David Ortiz: Why the Red Sox Should Give Him the Tim Wakefield Contract

Ron JuckettContributor IIIJuly 10, 2012

David Ortiz
David OrtizJared Wickerham/Getty Images

All is not well in Red Sox Nation, but you already knew that.

In a season that really seems to be another bridge year to a rosy tomorrow, the powers that be that run the team seem to be slow on the trigger in figuring out just where the Red Sox are.

Are they rebuilding and finally bringing up players from the farm?

If they are the quality of Will Middlebrooks, then by all means. If they know, deep down, that the best chance for a meaningful playoff run starts again in 2014, then unload the unhappy players and get what you can. Rebuild the team and their image back into that "dirt dog," "cowboy up" attitude the Sox had in 2003 until 2007 and go from there.

If the plan is win now, then they have a lot of work to do.

Even with a healthy offense, the starting pitching is without a true ace and the Sox would get crushed in the playoffs. While the bullpen has dramatically improved, the frontline starters remain inconsistent at best and uninterested at worst.

Whatever the plans of the front office are, David Ortiz needs to be in them as long as it mutually benefits both parties.

In a weekend series against the New York Yankees that did not show many bright spots, Ortiz was hitting to all parts of the field. Maybe the biggest surprise in Big Papi's reclamation is the fact he has gone from a slugger to a hitter.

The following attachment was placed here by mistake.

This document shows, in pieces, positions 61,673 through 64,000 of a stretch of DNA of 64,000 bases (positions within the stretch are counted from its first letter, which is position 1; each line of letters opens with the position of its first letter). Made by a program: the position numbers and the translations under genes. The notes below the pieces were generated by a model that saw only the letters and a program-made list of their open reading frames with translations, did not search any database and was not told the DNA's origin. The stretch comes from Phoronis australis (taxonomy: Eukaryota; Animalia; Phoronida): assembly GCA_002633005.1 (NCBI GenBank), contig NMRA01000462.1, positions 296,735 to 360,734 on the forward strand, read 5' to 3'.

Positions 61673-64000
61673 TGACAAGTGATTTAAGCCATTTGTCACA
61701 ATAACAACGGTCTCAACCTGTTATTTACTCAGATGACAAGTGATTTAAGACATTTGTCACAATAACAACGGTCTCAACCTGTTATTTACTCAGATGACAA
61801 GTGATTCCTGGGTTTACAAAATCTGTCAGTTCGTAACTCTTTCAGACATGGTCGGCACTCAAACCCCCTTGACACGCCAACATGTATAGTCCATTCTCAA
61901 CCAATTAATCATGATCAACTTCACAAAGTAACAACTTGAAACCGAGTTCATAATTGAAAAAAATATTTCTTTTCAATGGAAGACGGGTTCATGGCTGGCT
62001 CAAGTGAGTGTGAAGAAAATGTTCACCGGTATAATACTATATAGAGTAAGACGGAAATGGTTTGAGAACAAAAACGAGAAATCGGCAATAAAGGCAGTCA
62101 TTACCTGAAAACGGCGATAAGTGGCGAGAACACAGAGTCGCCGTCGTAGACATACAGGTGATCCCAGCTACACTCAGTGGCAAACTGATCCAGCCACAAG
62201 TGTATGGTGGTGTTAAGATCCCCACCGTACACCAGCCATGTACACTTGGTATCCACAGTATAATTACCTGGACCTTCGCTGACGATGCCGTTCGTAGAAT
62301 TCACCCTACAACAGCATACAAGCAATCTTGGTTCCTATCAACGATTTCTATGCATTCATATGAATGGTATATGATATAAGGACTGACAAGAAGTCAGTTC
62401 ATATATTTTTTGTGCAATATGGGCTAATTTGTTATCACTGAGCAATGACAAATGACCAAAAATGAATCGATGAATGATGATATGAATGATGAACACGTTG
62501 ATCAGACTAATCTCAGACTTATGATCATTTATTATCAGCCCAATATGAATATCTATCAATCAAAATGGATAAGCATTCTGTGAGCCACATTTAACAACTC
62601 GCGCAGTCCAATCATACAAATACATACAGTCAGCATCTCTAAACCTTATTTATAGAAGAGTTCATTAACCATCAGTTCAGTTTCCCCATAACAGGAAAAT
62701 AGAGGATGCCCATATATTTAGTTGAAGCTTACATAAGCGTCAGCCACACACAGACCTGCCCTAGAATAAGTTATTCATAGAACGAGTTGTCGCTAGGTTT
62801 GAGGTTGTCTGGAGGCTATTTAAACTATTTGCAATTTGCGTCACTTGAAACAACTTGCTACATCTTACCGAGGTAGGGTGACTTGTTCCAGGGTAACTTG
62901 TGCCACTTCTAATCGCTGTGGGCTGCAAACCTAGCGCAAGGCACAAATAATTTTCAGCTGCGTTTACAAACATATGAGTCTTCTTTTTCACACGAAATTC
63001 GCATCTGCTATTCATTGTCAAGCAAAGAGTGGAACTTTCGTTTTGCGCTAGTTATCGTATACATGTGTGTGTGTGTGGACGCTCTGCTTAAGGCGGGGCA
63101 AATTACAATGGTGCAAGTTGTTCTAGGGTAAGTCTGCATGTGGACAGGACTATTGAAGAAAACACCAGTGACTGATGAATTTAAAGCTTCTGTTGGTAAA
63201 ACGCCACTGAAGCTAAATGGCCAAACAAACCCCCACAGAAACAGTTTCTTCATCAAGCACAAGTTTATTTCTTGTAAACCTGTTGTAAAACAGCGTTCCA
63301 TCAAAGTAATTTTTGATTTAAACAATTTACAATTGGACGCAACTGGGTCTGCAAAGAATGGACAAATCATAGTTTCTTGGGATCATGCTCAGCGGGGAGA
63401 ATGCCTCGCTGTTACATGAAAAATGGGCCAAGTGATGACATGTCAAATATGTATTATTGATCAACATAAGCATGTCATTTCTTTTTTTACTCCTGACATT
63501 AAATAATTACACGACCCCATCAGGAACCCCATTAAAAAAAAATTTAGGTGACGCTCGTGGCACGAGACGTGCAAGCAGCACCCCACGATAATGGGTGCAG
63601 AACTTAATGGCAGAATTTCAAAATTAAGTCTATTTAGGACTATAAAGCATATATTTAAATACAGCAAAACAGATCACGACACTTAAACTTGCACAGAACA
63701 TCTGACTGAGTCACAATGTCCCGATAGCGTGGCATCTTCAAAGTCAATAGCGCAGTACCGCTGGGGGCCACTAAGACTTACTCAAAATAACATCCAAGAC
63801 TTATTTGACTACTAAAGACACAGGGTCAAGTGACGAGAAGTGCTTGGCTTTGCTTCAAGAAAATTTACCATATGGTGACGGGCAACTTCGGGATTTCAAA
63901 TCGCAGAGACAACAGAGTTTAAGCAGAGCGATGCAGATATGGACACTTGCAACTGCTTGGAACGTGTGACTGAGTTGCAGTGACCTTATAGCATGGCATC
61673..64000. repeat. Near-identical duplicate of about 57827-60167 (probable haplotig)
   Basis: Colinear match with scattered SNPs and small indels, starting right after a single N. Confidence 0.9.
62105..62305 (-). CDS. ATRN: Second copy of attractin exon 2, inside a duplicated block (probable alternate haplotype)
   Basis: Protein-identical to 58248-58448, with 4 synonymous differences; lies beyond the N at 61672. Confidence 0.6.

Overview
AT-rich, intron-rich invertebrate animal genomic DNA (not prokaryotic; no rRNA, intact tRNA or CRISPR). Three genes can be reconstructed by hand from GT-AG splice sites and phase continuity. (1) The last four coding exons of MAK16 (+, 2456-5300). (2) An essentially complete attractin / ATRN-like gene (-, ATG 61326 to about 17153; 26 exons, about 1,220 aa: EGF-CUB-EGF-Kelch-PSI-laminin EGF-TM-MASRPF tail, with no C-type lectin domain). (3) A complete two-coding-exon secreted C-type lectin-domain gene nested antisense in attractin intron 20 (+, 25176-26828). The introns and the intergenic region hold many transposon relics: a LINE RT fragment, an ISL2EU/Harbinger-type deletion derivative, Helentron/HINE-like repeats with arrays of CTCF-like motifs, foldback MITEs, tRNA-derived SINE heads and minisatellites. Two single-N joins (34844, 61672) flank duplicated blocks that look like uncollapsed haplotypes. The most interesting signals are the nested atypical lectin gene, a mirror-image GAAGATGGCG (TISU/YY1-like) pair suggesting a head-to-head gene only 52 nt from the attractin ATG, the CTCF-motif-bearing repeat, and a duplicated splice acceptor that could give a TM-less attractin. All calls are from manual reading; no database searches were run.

Since he lost weight and really studied under Dave Magadan, Boston's hitting coach, Ortiz has applied his skills to hitting the ball the other way and making it harder to apply the shift used so well by Joe Maddon and Tampa Bay in shutting him down.

He still hits for power and Ortiz has always possessed a very good eye at the plate. Do not let the fact he is only a designated hitter fool you, he plays the game with a great baseball intelligence.

Add the fact that he is one of the most beloved Red Sox players of all-time—on a team where there is not much to love at the moment—making sure that he is around the city and the grizzled veteran on the team going forward is a win-win for both sides provided he remains productive.

For the millions of bad contracts currently on the books, a $10 million per year team option for a guy who loves to play is not that horrible.

The front office seems to be a bit surprised that the fans are not as enthused for the Red Sox as they have been in the past. Besides the good public relations in keeping Ortiz at Fenway, the team benefits from having someone who has won on the roster to teach others.

That, in itself, may be priceless.